220.127.116.11 Factors Favoring Long Term Financing
18.104.22.168.1 Revenues available for debt service are deemed to be sufficient
and reliable so that long-term financings can be marketed with investment
grade credit ratings.
22.214.171.124.2 The project securing the financing is of the type which will
support an investment grade credit rating or the bonds are a suitable no
rated credit in the case of land secured financings.
126.96.36.199.3 Market conditions present favorable interest rates and demand for
188.8.131.52.4 A project is mandated by state or federal requirements, and
resources are insufficient or unavailable.
184.108.40.206.5 The project is immediately required to meet or relieve capacity
needs and current resources are insufficient or unavailable.
8.1.6 Debt Management
220.127.116.11 The City will not obligate the General Fund to secure long-term
financings except when marketability can be significantly enhanced.
18.104.22.168 An internal feasibility analysis will be prepared for each long-term
financing which analyzes the impact on current and future budgets for debt
service and operations. This analysis will also address the reliability of
revenues to support debt service.
22.214.171.124 The City will conduct financings on a competitive basis for revenue
and general fund debt obligations. Negotiated financing will be used when
there is market volatility, the bonds are non rated, or the financing
entails the use of complex security or structure.
126.96.36.199 The City will seek a rating on any direct debt and will seek credit
enhancements such as letters of credit or bond insurance when it will
improve marketing and is cost effective.
188.8.131.52 The City will monitor all forms of debt annually coincident with the
City’s Financial Plan preparation and review process and report concerns and
remedies, if needed, to the Council.
184.108.40.206 The City will diligently monitor its compliance with bond covenants
and ensure its adherence to federal arbitrage regulations.
220.127.116.11 The City will maintain good, ongoing communications with bond rating
agencies about its financial condition. The City will follow a policy of
full disclosure on every financial report and bond prospectus (Official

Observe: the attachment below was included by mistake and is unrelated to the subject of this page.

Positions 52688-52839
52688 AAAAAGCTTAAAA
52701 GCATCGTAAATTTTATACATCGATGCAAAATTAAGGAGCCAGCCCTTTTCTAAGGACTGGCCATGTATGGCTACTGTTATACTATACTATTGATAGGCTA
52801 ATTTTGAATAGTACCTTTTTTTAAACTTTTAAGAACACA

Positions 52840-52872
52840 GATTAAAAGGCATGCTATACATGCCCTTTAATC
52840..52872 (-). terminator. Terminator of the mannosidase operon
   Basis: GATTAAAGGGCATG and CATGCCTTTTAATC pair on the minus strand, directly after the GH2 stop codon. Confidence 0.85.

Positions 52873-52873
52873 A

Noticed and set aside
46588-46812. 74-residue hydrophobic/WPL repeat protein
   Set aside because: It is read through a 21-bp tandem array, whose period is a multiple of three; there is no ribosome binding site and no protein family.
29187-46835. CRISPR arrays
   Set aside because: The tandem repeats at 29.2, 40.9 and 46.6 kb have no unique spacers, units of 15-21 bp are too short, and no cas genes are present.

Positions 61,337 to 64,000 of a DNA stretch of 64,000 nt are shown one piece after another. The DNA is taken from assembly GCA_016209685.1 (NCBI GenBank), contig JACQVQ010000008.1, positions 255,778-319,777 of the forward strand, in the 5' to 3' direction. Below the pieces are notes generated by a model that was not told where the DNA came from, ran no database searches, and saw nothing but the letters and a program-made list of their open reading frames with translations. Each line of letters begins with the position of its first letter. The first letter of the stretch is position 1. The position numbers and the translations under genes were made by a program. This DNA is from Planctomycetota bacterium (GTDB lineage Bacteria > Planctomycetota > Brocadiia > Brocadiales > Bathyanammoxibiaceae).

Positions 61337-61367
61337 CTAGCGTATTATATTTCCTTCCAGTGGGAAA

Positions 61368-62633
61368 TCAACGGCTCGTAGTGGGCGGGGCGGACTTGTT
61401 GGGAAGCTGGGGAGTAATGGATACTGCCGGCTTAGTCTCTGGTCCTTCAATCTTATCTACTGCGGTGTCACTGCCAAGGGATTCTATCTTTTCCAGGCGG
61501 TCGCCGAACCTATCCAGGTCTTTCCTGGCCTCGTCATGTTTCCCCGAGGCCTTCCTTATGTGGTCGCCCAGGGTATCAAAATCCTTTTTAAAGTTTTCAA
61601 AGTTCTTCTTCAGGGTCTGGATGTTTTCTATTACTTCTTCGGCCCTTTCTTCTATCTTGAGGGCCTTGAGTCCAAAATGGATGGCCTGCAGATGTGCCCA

8.1.7 Debt Capacity
18.104.22.168 General purpose debt capacity. The City will carefully monitor its
levels of general purpose debt. Because our general purpose debt capacity is
limited, it is important that the City only use general purpose debt
financing for high-priority projects where the City can not reasonably use
other financing methods: funds borrowed for a project today are not
available to fund other projects tomorrow; and funds committed for debt
repayment today are not available to fund operations in the future.
22.214.171.124 Enterprise fund debt capacity. The City will set enterprise fund
rates at levels needed to fully cover debt service requirements as well as
operations, maintenance, administration and capital improvement costs. The
ability to afford new debt for enterprise operations will be evaluated as an
integral part of the City’s rate review and setting process.
8.1.8 Land-Based Financings
126.96.36.199 Public purpose. There will be a clearly articulated public purpose
in forming an assessment or special tax district in financing public
infrastructure improvements including why this form of financing is
preferred over other funding options such as impact fees, reimbursement
agreements or direct developer responsibility for the improvements.
188.8.131.52 Active Role. Even though land-based financings may be a limited
obligation of the City, we will play an active role in managing the
district. This means that the City will select and retain the financing
team, including the financial advisor, bond counsel, trustee, appraiser,
disclosure counsel, assessment engineer, bond insurer, LOC provider and
underwriter as necessary. Any costs incurred by the City in retaining these
services will be the responsibility of the property owners or developer, and
will be advanced via a deposit or will be paid on a contingency fee basis
from the proceeds from the bonds.
184.108.40.206 Credit quality. When a district is requested by a developer, the
City will carefully evaluate the applicant’s financial plan and ability to
carry the project, including the payment of assessments and special taxes
during build-out. This may include detailed background, credit and lender
checks, and the preparation of independent appraisal reports and market
220.127.116.11 Reserve fund. A reserve fund should be established in the lesser
amount of: the maximum annual debt service; 125% of the annual average debt
service; or 10% of the bond proceeds.
18.104.22.168 Value-to-debt-ratios. The minimum value of the property in the
district, with the public improvements, should be at least three times the
amount of the assessment or special tax debt.
22.214.171.124 Capitalized interest during construction. Decisions to capitalize
interest will be made on a case-by-case basis, with the intent to fund
interest in cases were the payment cannot be posted to the tax roll for that
126.96.36.199 Maximum burden. Annual assessments (or special taxes in the case of
Mello-Roos or similar districts) should generally not exceed 1% of the sales
price of the property; and total property taxes, special assessments and
special tax payments collected on the tax roll should generally not exceed
188.8.131.52 Benefit apportionment. Assessments and special taxes will be
apportioned according to a formula that is clear, understandable, equitable
and reasonably related to the benefit received by – or burden attributed to
– each parcel with respect to its financed improvement.
184.108.40.206 Special tax district administration. In the case of Mello-Roos or
similar special tax districts, the total maximum annual tax should not